Back At ‘Er

With our month in Chilliwack now behind us it was time to hit the road once more. We entered Washington at the Abbotsford/Sumas crossing with absolutely no difficulty and made our way to Bellingham, WA and the nearest Costco to stock up on the things we knew we couldn’t bring across the border.

We traveled on down I5 through Seattle, caught a beautiful view of the Space Needle lit up after dark, and finally settled in Tacoma for the night. In the morning we crossed the Tacoma Narrows and got a good look at Galloping Gertie, the famous bridge that twisted itself right into the water in 1940. She’s much sturdier now, and features a fabulous view of the water below.

Galloping Gertie, the Tacoma Narrows Bridge

We swung north and began our coastline tour, stopping for a beautiful beach hike in Dungeness

Dungeness State Park
Playing tourist on the beach.

before cutting across to Forks and finally down to Ruby Beach, where I got my first glimpse of the Pacific Ocean proper. It was love at first sight. I had poor Mike pulling over at every lookout for photos and videos, which he patiently did. He just shakes his head and calls me “his five-year-old” when I get this excited.

Our second night in Washington was at the Quinault Casino in Ocean City. It offers free RV parking, as a lot of the casinos do, and they’re much quieter and have far better security than Wal-Marts. We had a very restful night there, and then crossed the state line in the morning.

Oregon or Bust!

This bridge was so cool with a hill on each end and basically a causeway in the middle.

And as pretty as Washington was, I have to admit, Oregon is now my favorite by far. The highway follows the coastline much closer, and the terrain changes at every turn. Rocky shoals, long sweeping beaches, tide pools and sand dunes. It’s never a dull moment,and always something new to look at. We even stopped for lunch right on the beach just past Astoria.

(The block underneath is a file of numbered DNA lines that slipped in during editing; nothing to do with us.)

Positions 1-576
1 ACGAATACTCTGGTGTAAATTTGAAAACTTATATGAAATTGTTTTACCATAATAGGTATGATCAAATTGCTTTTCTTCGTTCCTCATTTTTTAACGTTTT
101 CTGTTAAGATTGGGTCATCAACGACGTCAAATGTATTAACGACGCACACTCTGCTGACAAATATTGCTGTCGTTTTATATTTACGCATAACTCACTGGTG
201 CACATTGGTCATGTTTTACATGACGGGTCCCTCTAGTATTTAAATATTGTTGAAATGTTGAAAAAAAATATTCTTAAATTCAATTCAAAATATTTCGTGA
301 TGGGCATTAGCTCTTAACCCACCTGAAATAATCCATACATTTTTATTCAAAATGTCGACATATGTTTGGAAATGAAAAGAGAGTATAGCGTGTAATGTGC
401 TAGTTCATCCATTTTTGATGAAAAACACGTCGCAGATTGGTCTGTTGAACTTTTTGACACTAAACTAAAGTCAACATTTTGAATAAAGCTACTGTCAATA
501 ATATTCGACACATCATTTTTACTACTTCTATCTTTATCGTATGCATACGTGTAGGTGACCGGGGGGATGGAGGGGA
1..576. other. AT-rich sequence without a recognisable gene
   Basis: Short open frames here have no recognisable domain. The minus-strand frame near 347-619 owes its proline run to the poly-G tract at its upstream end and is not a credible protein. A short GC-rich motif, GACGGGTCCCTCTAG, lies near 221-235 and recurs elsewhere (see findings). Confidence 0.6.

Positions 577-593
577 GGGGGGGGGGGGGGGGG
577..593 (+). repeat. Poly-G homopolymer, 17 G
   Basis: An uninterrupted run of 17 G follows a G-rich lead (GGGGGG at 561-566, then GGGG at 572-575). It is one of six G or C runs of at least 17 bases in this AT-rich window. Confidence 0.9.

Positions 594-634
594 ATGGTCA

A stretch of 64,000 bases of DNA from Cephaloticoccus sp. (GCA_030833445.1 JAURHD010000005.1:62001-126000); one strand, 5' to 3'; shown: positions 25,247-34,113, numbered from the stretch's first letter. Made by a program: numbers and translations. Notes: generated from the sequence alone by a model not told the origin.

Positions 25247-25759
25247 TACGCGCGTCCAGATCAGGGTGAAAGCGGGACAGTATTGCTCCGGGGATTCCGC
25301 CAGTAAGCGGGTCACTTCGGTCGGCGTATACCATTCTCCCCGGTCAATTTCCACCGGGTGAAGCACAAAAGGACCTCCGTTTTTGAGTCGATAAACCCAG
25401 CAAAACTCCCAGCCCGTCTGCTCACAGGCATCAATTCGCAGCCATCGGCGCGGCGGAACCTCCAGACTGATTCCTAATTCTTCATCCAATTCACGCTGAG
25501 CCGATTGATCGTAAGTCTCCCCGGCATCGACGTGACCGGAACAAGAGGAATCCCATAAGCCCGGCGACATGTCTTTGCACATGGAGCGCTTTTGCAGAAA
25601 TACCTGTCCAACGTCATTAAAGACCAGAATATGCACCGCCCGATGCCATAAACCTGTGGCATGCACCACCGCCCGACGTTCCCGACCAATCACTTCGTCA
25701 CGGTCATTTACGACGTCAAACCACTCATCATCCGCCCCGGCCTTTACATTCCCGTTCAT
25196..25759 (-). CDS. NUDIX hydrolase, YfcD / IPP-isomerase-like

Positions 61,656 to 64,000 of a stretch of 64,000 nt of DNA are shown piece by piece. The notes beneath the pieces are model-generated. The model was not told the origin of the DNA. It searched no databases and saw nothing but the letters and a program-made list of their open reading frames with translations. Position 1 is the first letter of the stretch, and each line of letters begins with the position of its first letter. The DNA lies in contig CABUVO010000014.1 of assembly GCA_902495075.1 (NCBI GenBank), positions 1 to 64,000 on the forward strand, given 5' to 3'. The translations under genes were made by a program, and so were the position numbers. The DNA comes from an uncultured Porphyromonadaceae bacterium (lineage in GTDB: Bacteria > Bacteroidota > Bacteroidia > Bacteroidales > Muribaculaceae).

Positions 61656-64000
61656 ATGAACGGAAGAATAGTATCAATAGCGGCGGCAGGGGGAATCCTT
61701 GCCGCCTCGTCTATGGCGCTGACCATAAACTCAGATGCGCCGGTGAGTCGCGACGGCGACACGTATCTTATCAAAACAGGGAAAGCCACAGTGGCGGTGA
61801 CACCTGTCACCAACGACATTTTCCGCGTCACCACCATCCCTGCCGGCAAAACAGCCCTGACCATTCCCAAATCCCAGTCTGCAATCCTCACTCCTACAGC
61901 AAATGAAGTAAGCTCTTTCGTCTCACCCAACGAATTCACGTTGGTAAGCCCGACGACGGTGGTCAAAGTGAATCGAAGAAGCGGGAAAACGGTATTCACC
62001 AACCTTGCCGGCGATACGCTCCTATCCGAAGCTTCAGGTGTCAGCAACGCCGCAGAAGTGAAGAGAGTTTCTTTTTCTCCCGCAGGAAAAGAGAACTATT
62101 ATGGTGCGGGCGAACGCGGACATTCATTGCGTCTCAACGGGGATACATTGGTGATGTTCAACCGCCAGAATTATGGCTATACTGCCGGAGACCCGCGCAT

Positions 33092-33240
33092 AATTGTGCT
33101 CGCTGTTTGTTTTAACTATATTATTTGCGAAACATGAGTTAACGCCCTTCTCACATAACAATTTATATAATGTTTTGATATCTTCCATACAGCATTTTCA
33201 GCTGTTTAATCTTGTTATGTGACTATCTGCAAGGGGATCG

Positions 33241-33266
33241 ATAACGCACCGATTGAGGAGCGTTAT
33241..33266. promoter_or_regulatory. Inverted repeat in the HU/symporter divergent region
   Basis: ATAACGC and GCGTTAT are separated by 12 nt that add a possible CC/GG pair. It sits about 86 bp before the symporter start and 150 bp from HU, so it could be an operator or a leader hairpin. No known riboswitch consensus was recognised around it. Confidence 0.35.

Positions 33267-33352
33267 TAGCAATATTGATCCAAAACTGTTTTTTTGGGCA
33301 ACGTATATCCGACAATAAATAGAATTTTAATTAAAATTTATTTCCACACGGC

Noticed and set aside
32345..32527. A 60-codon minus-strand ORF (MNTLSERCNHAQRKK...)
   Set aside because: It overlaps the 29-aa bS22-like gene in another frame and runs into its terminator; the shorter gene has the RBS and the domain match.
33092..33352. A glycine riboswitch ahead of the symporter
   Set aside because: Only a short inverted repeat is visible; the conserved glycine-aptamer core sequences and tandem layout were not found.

Hank and Lonestar wanted lunch on the beach too.

Our first night in Oregon found us in Tillamook at the Blue Heron French Cheese Company, a beautiful little spot featuring a renovated barn full of fine cheeses and wines, gourmet food items, upper end kitchen gadgets and souvenirs. There was a petting zoo outside, and a field in the back where they allowed RV overnight parking. A very quiet and restful sleep that was greatly appreciated. And so was the incredible brie cheese that I left with.

Driving the Coast

The rest of that day was spent exploring the 3 Capes Scenic Loop, starting with the lighthouse at Cape Meares.

Cape Meares Lighthouse. The Fresnel Lens weighs 1 ton.
Since it’s on such a high cliff, the lighthouse only stands 12m high, or about 40 feet.
Looking south from the lighthouse
Obligatory Selfie.
View from the front of the lighthouse.
Three Arches Rocks, visible from the lighthouse lookout.  You can’t see from this angle, but there are visible holes worn through all three of these formations.

This spot also starred the Octopus Tree, estimated to be somewhere between 200-300 years old.

The Octopus Tree, 46 feet in circumference and 105 feet high.
A Sitka Spruce estimated to be 250-300 years old.

The rest of the loop featured beautiful beaches, sea caves and even sand dunes.

After a night at the Casa Del Wal-Mart in Newport, we started the morning with breakfast at the Boiler Bay State Park, which is a small spit of land that looks out over the most amazing surf and shoals.

Surf at Boiler Bay
Surf at Boiler Bay
Content Seagulls
Surf at Boiler Bay
Surf at Boiler Bay

We moved on from there to spend the afternoon at the Oregon Coast Aquarium. This place is incredible! They have so many hands-on exhibits and fascinating animals, including the Passages of the Deep, a series of underwater walkways that lead you symbolically from the Oregon Coast out into the open sea.

I fell head over heels for this little fellow.
Feeding time, but you gotta work for it.
Tufted Puffin in winter plumage.
Beautifu sea lion sculpture
Mike making his videos in the Passages of the Deep underwater walkways
Yellowtail Rockfish
China Rockfish